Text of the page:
Scattered thoughts on estate plannIng

I continue to use my little digital typewriter dealy-hickey. It has three folders: A, B, and C. I use A for novel stuff, B for any form of non-fiction, and C for short stories. Right now I’m writing in the B folder, obviously.

Again, I do not by any means think that this is a necessity, or even necessarily an improvement over a computer. But it is kinda neat. It’s very light, about one and a half pounds (perhaps the weight of an iPad Pro), with an interesting form factor: long and narrow, like some old clamshell phone that had a physical keyboard. And the barriers to just opening it up and beginning to write are very very low.

You just open it, turn it on, and start typing. If you get frustrated with what you’re writing and want to start over, you hit the two red NEW keys on either side of the keyboard and a new blank document opens up.

It’s just very neat. And it is nice how it frees me from having to carry the computer around the house. What can I say, I like gadgets.

I’ve rejoined the SFWA (Science Fiction Writers Association of America) in order to improve my Nebula campaign for my recently published story “Everquest“. Oh! I think Nebula nominations opened yesterday or today or something. Just, you know, noting that here for anyone who might care.

Anyway, SFWA sent out an estate planning kit for writers. I took one look at it and my head started to hurt. There was all kinds of stuff about maintaining a file of all your contracts, etc, etc. It’s actually quite important: there are numerous writers who would be reprinted much more frequently today if anyone had any idea who owned their rights! Even in cases where you have a literary executor or a family member willing to act as one, they’re going to need a list of stories and of the unsold rights, which in each case is different and is governed by its own individual contract.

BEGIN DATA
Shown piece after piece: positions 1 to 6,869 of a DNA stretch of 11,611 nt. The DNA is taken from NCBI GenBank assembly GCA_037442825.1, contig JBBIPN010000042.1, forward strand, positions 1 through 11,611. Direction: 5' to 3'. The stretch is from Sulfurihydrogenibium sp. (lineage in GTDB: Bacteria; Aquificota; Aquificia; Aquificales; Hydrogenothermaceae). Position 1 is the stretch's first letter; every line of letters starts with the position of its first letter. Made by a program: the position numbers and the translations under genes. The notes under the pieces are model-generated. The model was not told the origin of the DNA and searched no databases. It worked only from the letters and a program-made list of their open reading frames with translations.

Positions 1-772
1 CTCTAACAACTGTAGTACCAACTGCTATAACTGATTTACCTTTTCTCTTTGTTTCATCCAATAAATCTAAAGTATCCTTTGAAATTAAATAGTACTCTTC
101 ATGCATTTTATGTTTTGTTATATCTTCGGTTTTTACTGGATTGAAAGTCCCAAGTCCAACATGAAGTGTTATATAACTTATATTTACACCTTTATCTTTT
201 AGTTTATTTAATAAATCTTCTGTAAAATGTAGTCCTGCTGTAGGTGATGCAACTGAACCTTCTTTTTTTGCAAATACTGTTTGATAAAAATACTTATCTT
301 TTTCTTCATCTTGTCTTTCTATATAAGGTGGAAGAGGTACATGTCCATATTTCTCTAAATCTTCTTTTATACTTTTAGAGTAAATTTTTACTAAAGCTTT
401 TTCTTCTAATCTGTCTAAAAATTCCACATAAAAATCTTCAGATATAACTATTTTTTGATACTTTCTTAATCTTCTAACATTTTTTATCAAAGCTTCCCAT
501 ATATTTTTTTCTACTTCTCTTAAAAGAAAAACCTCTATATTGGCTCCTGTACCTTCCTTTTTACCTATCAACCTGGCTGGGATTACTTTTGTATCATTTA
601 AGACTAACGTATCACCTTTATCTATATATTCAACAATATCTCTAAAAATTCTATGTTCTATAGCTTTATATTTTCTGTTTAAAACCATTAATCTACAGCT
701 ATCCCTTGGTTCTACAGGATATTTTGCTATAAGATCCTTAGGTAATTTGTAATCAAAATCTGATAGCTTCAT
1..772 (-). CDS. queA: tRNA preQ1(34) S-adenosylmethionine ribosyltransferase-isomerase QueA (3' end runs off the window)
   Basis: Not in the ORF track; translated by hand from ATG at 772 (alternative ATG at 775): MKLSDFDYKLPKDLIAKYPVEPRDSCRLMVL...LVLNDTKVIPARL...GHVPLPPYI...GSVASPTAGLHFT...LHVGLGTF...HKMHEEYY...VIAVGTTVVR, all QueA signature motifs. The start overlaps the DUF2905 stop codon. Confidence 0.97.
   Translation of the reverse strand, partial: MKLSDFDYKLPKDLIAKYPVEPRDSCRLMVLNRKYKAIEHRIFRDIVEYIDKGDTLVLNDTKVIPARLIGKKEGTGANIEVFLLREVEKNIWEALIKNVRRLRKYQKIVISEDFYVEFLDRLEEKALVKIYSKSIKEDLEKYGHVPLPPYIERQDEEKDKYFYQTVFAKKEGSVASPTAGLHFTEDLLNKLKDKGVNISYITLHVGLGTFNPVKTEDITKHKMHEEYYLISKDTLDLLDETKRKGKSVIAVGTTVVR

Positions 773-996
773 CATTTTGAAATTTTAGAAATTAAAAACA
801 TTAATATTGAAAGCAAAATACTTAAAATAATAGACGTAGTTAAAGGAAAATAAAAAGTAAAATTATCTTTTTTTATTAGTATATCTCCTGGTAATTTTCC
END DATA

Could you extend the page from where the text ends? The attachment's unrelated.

Yikes. Kind of a nightmare. I have informally appointed my friend Courtney as a literary executor, but I need to actually, you know, write a document. In my case, both my books were sold by different agents, who were at three different agencies, with three different publishers now involved. It’s potentially a big mess.

One of the better pieces of advice I got when I was starting out as a writer was to get and stay organized! When you’re making those first sales, it feels like such an irregular occurrence that you’re like, well I can just refer back to the email if I ever need to look at the contract. Which in one sense is true, but it’s better to have a folder in your computer where you have sub-folders for every completed story, and in those sub-folders it’d be good to include a copy of the contract (preferably the signed, fully-executed contract, though in most cases the unsigned contract is good enough.

Note, I do NOT follow my own advicce. I have contracts in boxes, on my email, in random folders in my computer. I do create a folder for each story, but it’s mostly a shorthand to manage the revision and submission process. Once a story is sold, I STILL go woo-hoo and forget about it. I am also terrible about returning signed contracts to editors. I keep meaning to just sit down and get organized, and I keep not doing it. And it only gets harder as you sell more stories (YES I KNOW THIS MIGHT SOUND LIKE FIRST WORLD PROBLEMS BUT YOU WILL HAVE THEM TOO SOMEDAY, I AM NOT EVEN THAT SUCCESSFUL OF AN AUTHOR).

You also might feel like oh well I’ll have an agent to sort this out, but you’ll probably have multiple agents over your career, and none of them will probably handle your short fiction, and almost all of them will refuse to handle subsidiary rights for books whose primary rights they didn’t sell.

I have no idea how people run real business (like with real revenues). I have friends who are freelance marketing consultants and designers and stuff; there must be so many contracts! Agh, at least in that case, your work only has value to THAT client.

I strongly believe in planning for both success and for failure. That means thinking about “What happens if this goes terribly wrong? How do I get back my rights? How do I avoid having to pay people money?” It also means thinking, “What if I have a breakout book and suddenly all my work is hot?” There are numerous cases of authors who couldn’t capitalize on success because they were tied up with bad contracts.

Anyway, one way of planning for success is by being organized. Another way is by leaving things in such a way that your heirs can make money off your books if the possibility arises. For most authors, your backlist is, at the time of your death, largely valueless. But something could happen! A fan of your book could become a film director and want to option it! You never know!

Anyway these are my assorted thoughts on the project of estate planning. Did I mention that this device makes it really easy to just write and write and write?